Marketing costs and independent films, an uneasy mix, says Rahul Puri

How many of us actually watch small films? Films that perhaps don’t have the big star cast or the big directors. Maybe there are films that don’t have the backing of big studios and will rely heavily on word of mouth from the target group, referring it to peers. How many of us really go to the theatre, pay Rs 250+ and watch these films? I doubt the answer to my question is, many, if we are being honest. The reality is that in spite of most of us moaning about the quality of storytelling in films, we generally base our film watching decisions on factors like star cast and the amount of marketing visibility. The small films usually lack these ingredients and therefore, they are not top-most in the minds of the viewers when it comes to choice for consumption. And this is usually despite the potential of their story. Forgive me for this roundabout way of getting to the point.

There is a huge issue of marketing films in our business and the smaller, independent films (the films a lot of people laud as ‘good cinema’) usually ends up with the short end of the stick. An old time distributor would call these films ‘art-house’ or say they aren’t commercial and therefore, they can’t be marketed well. But there is a distinction between something that is targeted to a niche and something that is completely unmarketable. One of the large issues that our business has to address over the next few years are niche films and how we deal with them and create a viable business model for them. The West has art house theatres and a thriving independent circuit including channels, festivals and markets where films out of the mainstream can find a way to be commercial in nature. India has to find a way to resolve this issue too. We have many terrific films that don’t make it to theatres and therefore, we deprive our audiences of seeing some really great films.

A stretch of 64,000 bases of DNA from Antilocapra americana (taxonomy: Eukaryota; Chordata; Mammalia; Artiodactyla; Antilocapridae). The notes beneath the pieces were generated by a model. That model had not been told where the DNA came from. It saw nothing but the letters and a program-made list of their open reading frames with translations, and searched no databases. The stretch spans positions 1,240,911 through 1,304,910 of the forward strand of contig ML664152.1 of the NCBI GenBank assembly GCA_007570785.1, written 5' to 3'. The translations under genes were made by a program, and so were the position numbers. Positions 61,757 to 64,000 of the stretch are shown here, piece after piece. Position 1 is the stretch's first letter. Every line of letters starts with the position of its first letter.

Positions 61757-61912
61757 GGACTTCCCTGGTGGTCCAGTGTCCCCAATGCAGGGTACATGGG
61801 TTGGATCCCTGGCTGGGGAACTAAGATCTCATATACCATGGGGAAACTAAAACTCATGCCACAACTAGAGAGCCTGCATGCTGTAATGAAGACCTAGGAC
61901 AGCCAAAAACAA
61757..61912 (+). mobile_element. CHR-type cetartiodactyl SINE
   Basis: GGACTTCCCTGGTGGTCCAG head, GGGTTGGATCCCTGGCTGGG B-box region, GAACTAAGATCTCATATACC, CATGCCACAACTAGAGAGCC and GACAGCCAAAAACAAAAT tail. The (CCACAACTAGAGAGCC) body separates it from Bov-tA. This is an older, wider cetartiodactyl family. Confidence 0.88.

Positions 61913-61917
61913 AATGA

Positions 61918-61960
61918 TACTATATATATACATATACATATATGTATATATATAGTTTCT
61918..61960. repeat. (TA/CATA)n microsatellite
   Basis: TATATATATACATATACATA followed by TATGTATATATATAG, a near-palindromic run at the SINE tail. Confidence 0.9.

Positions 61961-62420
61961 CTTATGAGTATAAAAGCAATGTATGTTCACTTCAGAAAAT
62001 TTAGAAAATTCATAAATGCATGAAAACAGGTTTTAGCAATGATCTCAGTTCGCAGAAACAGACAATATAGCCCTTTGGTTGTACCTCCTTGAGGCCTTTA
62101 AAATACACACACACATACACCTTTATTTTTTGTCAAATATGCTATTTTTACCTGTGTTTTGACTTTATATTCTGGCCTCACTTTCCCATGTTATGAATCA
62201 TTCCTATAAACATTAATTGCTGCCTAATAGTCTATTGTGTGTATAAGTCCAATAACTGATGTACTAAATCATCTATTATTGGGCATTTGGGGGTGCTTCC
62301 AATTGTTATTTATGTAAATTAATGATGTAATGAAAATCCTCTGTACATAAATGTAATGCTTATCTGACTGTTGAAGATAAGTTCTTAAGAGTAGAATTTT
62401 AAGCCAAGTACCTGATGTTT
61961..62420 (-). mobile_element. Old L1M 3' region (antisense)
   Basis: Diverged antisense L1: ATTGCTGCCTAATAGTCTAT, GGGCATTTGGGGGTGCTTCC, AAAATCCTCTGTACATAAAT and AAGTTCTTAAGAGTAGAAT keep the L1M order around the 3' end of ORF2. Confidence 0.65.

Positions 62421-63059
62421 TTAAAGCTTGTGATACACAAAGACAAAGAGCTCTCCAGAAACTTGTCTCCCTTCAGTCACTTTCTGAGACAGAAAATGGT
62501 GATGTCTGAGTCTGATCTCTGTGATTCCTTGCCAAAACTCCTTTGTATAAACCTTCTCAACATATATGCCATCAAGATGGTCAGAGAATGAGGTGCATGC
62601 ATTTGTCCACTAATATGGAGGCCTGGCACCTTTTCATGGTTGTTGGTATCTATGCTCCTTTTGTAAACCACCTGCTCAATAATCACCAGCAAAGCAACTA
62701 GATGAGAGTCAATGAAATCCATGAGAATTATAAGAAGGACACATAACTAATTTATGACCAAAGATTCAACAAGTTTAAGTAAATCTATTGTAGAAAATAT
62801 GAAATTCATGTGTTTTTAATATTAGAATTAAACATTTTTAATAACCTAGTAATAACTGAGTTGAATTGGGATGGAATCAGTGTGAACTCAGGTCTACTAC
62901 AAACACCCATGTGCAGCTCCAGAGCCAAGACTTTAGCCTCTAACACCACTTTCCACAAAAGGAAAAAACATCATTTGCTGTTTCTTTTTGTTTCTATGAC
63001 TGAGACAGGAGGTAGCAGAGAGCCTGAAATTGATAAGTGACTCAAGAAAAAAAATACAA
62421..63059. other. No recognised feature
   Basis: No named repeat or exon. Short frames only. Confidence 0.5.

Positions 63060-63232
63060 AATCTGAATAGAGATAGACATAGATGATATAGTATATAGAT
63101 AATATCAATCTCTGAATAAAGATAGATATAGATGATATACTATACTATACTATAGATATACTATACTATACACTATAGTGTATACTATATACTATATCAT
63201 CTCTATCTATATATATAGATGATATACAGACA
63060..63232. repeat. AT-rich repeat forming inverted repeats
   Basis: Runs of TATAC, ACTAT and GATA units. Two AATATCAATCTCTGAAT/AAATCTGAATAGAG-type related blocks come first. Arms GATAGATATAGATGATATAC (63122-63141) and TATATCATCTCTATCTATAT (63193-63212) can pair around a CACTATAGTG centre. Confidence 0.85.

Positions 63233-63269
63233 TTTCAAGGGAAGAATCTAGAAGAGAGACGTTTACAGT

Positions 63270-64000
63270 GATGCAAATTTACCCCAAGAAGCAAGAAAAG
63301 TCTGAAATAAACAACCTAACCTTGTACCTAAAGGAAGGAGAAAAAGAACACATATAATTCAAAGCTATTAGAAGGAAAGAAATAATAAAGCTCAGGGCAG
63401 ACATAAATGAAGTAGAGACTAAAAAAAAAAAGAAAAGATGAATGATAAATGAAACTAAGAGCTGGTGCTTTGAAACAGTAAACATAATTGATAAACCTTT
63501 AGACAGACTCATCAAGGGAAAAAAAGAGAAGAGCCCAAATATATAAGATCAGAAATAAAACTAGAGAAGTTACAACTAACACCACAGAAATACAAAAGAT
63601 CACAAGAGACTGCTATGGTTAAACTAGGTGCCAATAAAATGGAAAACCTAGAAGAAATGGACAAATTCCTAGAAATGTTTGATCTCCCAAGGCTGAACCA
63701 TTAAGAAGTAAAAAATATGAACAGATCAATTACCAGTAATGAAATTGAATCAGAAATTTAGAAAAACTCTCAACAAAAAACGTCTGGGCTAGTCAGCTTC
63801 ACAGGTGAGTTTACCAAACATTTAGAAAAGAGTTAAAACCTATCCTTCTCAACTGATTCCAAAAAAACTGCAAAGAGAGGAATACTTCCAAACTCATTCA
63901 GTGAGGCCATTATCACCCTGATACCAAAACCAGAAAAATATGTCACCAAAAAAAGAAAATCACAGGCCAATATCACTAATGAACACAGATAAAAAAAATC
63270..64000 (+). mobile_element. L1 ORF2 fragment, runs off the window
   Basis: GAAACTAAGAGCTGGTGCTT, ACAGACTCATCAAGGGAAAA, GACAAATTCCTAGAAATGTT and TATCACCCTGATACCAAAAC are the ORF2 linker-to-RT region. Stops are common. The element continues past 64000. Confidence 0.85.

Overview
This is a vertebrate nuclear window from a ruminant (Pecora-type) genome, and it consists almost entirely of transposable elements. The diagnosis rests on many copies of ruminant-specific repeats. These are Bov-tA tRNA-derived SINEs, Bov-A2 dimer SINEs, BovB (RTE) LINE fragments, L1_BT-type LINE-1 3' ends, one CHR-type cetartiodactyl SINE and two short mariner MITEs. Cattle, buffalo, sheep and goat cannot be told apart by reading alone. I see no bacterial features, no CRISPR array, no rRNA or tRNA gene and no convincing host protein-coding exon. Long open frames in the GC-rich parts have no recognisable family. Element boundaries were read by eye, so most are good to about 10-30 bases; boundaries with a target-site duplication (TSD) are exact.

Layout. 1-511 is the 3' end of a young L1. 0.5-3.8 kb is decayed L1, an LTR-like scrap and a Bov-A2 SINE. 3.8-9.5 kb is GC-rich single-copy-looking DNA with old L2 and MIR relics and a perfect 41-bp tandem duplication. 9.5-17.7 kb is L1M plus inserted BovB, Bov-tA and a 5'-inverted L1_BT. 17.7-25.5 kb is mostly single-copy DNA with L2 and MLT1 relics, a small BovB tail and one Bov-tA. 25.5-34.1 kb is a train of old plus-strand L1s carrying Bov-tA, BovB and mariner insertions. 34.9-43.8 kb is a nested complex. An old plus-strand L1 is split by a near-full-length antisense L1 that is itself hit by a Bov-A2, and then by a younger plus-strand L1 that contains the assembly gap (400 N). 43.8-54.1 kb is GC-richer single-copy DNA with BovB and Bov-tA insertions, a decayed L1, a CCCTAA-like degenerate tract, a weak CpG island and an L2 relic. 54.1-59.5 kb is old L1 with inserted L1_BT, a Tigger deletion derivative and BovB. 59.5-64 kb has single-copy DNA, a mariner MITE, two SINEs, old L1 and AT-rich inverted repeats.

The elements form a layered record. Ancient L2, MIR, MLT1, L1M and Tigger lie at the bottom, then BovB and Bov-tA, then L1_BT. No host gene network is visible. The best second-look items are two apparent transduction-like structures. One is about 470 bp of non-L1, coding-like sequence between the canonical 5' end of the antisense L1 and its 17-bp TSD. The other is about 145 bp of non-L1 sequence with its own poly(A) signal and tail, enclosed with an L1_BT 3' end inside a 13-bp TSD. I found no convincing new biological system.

Look at the films that win National Awards. How many of us actually see them outside their home state? Would it not make sense for the rest of the country to see them? Are these stories that wouldn’t resonate with other Indian audiences? I can’t say the answer is yes for sure but in general it has to be true. Marketing costs and promotional expenses is one of the main bone of contention here. A film is considered impossible to release if it can’t justify a certain spend on marketing and promotion. The absolute amount of this figure has grown over the years thanks to increase in prices of media as well as the growth of media outlets and platforms.

Today a film is deemed to have had a poor release if it doesn’t do the latest reality shows, launch a motion poster at a 5 Star hotel or do an eight city tour for press and promotion. All this, plus traditional forms of advertising and other marketing tools costs money. Lots of it. Where do little, independent films get this money from? Moreover, if a small film does get this finance, how do they decide what is actually effective and what is not? Marketing campaigns have a template to them these days and all agencies try to enforce this upon producers stating previous successes or competitors spend. This sometimes is relevant but mostly it’s about consuming the all important inventory that most of the agencies, channels and platforms need to exhaust in order to enhance profitability. Whether it’s needed, effective or even useful for a particular film is secondary at times. Thus, a small film is over burdened making it more unprofitable thus perpetuating the cycle that these films are generally a huge risk.

So what’s the solution? Well, better and more innovative marketing planning, campaigns and execution. Most of which is probably available and there are agencies and marketing gurus out there capable of delivering. It will just take a producer or a studio the gumption of saying no to the herd mentality and giving it a real shot. The filmmakers really deserve it.

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